‘You bitch.’ My words were nearly accompanied by vomit. I got up off of the lounger but the room started spinning. I fell backwards. The weight of my body made the chair recline. I passed out immediately. When I woke up in the morning, Estelle was gone. I left the house and drove straight to my girlfriend’s apartment.
My head still hurts. Oh crap. Another glimpse.
My ass is flat on the floor and my back is up against a cold wall. I’m between a white cement block and a stainless steel commode. About eight feet in front of me, the man is staring down from the other side of a barred door. He’s hunched forward with his forearms through the bars. His hands are together; his fingers are interlocked. During the 30 seconds I stare at him, he doesn’t flinch.
‘Where am I?’ He doesn’t answer.
I brought my knees to my chest. My thighs scream the second I push up with my legs. It’s difficult to stand. My palm slides against the wall the entire way up. It’s not until I’m upright that I notice the sore areas on my body: my back aches; my head hurts; my left knee is stiff; my right ankle is throbbing; my hands and forearms are bruised. I hobble forward a couple of steps towards my visitor.
‘Tell me where I am. Jail?’
‘They worked you over pretty good,’ the man says. ‘Take it easy. You need to rest. If you can bear to lie down on a cement block, try to sleep. Tsk tsk. They don’t even give you sheets.’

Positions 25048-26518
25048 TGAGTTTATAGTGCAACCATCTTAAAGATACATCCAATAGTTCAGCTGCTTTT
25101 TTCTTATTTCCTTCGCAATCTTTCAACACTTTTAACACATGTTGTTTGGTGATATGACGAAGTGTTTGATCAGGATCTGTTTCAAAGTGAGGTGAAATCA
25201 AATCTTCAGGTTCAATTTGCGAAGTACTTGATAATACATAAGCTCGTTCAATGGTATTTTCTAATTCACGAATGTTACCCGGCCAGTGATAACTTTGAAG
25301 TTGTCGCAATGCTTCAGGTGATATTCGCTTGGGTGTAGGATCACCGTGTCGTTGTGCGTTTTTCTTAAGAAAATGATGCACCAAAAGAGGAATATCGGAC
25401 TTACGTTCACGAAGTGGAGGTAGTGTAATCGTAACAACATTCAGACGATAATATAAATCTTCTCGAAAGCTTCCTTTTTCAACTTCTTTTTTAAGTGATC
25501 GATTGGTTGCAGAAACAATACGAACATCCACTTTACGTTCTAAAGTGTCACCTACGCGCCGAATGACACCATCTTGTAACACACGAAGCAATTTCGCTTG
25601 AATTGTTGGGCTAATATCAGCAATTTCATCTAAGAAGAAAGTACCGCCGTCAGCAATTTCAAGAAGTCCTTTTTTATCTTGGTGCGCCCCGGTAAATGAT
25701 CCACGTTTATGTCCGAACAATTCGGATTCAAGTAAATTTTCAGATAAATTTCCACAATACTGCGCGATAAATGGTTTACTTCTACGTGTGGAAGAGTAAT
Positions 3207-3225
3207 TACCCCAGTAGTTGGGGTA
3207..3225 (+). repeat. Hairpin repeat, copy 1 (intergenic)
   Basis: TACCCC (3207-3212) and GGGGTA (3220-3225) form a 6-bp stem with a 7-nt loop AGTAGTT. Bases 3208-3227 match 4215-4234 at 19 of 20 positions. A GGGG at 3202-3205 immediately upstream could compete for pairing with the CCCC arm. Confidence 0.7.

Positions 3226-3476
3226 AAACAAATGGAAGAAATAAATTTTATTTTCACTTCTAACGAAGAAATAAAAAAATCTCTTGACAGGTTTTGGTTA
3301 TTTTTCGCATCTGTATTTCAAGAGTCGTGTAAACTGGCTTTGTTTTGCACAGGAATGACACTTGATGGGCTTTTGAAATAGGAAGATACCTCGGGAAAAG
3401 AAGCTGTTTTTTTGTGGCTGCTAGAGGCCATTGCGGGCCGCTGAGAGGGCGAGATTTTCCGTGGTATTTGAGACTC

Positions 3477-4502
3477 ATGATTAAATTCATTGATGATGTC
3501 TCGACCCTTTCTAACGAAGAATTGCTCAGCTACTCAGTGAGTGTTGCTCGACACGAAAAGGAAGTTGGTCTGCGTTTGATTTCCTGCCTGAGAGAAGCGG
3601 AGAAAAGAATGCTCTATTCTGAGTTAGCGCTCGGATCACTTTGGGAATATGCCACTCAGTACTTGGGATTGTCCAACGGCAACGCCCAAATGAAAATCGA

‘Who the hell are you?’ I limp closer to the barred doors. My legs and back are on fire. ‘Do I know you?’
‘You did good, John. It had to be done. Now you need to stay the course and give them nothing. Admit nothing. Regret nothing.’
The man simply stares at me with a crooked smile. I can’t make out the colour of his eyes. His face is half covered in shadow and his eyes look like black sockets.
I sit down on the cold cement block and stare at the floor. My body starts to stiffen. I lay down, moaning at every muscle twitch. Despite everything, I manage to close my eyes and fall asleep.
Dammit. That glimpse hurt. That’s probably what happens to me after the police beat me on the street; they haul me away and throw my ass in jail.
My head is pounding harder. The sound of the rain attacking the house’s vinyl siding and the constant lightning flashes are not helping. I have to try and slow these visions down and concentrate on what I want to do. Estelle hasn’t been the same since James’s death. It wasn’t my fault. I can’t make it better for her. I won’t change.
She completely lost it when I didn’t come home last night. She’s known about my girlfriend for a while now and finally decided to confront me. Estelle burst out of her room screaming and crying when I came through the back door to our kitchen.
‘You spent the night with that whore, didn’t you?’ She came right up to me and started shoving. ‘You bastard,’ she yelled.
‘Well maybe if you stopped working such long hours and fucked me once in a while, I wouldn’t have to look elsewhere. We haven’t slept in the same room for three months now.’